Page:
Corpus Luteum Cyst
Corpus Luteum Cyst
A corpus luteum cyst is one of several types of cysts on ovaries that
develop in women. It is termed a "functional ovarian cyst" because it results from a normal body function, in this
case ovulation. During ovulation the follicle (egg containing sac) releases its egg and becomes what's called a
corpus luteum. The job of a healthy corpus luteum is to release hormones in preparation for pregnancy, and then to
disappear if no pregnancy occurs. If instead the corpus luteum seals up prematurely it forms a cyst that can fill
with fluid or blood. It is not known exactly what causes the corpus luteum to become abnormal, but an imbalance of
hormones is a contributing factor.
Most corpus luteum cysts are round shaped and grow to about the size of a ping pong ball or about 1 inch across.
In some rare cases they have grown even larger, up to 4 inches or more. When less than one inch in diameter it
typically is not considered a cyst. Generally these cysts occur in women on the same side, often the right
side. Other names for corpus luteum cyst include corpus luteal cyst, luteal cyst, yellow body, and corpora
lutea (plural form).
Millions of women will develop this type of ovarian cyst at some point during their lifetime. Most who
do are in their childbearing years (ages 12-50 typically). Some women pre-puberty or post-menopausal will also
develop one. Only a small number of corpus luteum cysts become cancerous (malignant). The risk of cancer is higher
for post-menopausal women with ovarian cysts.
The risk of developing a corpus luteul cyst increases for women on some kinds of fertility drugs. Drugs that
induce ovulation and birth control pills that have just progesterone and not estrogen raise a
woman's risk. Because combination birth control pills (containing both hormones) prevent ovulation, women who
take them typically do not develop this kind of cyst.
Corpus Luteum Cyst During Pregnancy
Most women are able to get pregnant with a corpus luteum cyst. Usually these cysts will not endanger nor
interfere with the pregnancy. However, miscarriage is a possibility and does occur in a small percentage of women
with cysts. A corpus luteum cyst in early pregnancy may remain until a later trimester before it finally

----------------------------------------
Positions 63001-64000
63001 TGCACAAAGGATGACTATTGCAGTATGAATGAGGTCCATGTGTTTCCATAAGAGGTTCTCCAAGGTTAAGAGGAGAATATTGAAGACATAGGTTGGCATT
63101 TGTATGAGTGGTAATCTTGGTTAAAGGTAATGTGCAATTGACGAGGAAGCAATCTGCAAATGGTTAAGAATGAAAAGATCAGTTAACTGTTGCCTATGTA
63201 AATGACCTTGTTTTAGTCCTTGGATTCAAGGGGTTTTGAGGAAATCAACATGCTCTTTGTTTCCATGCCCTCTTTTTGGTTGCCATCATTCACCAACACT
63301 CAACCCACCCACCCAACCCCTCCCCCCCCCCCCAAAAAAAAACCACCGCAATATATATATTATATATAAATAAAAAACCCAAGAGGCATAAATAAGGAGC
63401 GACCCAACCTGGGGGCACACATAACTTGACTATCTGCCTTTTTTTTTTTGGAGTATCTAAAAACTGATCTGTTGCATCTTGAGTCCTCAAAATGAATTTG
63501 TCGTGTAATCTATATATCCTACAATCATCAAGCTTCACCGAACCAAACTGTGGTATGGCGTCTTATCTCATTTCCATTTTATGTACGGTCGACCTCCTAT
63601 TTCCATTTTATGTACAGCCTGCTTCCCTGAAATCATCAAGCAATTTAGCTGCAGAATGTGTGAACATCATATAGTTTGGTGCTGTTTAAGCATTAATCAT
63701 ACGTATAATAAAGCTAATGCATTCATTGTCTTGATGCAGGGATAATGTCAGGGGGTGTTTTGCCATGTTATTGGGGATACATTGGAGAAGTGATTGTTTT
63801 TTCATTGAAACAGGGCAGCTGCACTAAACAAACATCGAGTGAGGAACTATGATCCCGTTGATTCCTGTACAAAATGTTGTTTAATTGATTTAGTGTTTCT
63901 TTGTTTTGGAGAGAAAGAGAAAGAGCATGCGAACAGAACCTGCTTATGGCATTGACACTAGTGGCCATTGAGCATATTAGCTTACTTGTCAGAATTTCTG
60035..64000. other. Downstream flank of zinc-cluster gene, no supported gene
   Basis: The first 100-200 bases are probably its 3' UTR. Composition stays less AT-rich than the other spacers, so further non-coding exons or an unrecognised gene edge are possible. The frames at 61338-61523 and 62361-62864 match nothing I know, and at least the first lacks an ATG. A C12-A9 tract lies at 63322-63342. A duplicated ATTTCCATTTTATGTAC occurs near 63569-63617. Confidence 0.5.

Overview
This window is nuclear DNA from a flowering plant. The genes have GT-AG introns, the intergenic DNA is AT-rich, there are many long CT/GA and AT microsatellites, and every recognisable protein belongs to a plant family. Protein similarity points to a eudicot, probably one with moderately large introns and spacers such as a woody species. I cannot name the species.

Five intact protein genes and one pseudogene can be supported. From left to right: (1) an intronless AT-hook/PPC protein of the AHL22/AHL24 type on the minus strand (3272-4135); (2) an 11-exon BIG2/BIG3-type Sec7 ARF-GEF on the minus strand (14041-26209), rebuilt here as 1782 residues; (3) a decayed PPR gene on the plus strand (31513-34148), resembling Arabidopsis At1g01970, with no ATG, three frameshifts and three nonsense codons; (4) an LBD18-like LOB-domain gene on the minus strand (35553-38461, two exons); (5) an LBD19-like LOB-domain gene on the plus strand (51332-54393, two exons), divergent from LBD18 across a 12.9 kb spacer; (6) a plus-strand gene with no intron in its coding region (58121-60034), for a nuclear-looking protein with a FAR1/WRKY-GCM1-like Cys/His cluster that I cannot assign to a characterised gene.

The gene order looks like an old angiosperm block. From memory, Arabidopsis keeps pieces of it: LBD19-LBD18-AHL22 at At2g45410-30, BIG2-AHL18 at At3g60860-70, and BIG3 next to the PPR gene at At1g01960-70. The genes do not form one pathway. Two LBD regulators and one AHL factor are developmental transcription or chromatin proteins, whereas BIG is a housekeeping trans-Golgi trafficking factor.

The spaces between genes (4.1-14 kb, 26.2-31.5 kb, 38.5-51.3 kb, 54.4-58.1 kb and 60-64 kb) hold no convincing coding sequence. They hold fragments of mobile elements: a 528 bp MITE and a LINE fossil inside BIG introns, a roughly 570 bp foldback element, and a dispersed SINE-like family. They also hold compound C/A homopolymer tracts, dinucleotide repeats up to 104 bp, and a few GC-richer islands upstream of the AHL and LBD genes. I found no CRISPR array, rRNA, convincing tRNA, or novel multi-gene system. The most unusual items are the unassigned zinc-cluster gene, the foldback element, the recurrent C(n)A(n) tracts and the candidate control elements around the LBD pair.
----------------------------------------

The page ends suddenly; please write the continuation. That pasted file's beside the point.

disappears. If the cyst is large, or is causing considerable pain, or bleeds excessively it may need to be
removed prior to pregnancy.
Corpus Luteum Cyst Symptoms
Symptoms of a corpus luteum cyst are very similar to those of ovarian cyst symptoms.
Ectopic pregnancy also has similar symptoms and should be considered as a possible cause. Many corpus luteum cysts
do not cause symptoms. Not all women will have the same symptoms too. You can expect to experience a range from
mild to severe.
Some cysts may however put pressure on the ovary and cause a range of symptoms such as pain, bloating, and the
need to urinate frequently. Corpus luteum cyst pain can also occur if a cyst causes the ovary to twist or rotate
about itself, thus blocking blood flow. Often the pain from a twisted ovary is the first sign a woman experiences
that tells her something is wrong.
If a cyst becomes disturbed or expands too much it may rupture. A ruptured corpus luteum cyst can cause
complications and intense pain from the fluids that spill out of the cyst and onto the ovaries or other
organs. A hemorrhagic corpus luteum cyst results from excessive bleeding after rupture. A ruptured ovarian cyst of any kind can cause complications such as infection,
adhesions, and can lead to a serious medical emergency. Take action right away if you have symptoms such as intense
pain, excessive bleeding, fever, or vomiting.
Other physical activities may cause pain for a woman with cysts. Sexual intercourse, exercise or other strenuous
physical activity that involves bending or reaching can be painful. Many women report pelvic pain that is felt on
only one side. Back pain and pain that radiates to the legs is reported often too.
Menstrual changes such as missed or late periods for more than one cycle are common symptoms. Bleeding after
menopause happens in many women with this condition. Spotty or irregular bleeding, heavier than normal flow, and
cramping are other typical symptoms of a corpus luteum cyst.
Corpus Luteum Cyst Treatment
Surgery to remove the cyst is sometimes recommended. Surgery, even when minor can result in scarring or
adhesions that can affect a woman's ability to get pregnant in the future if damage occurs to the ovaries. That's
why many women are advised to consider other less invasive options first.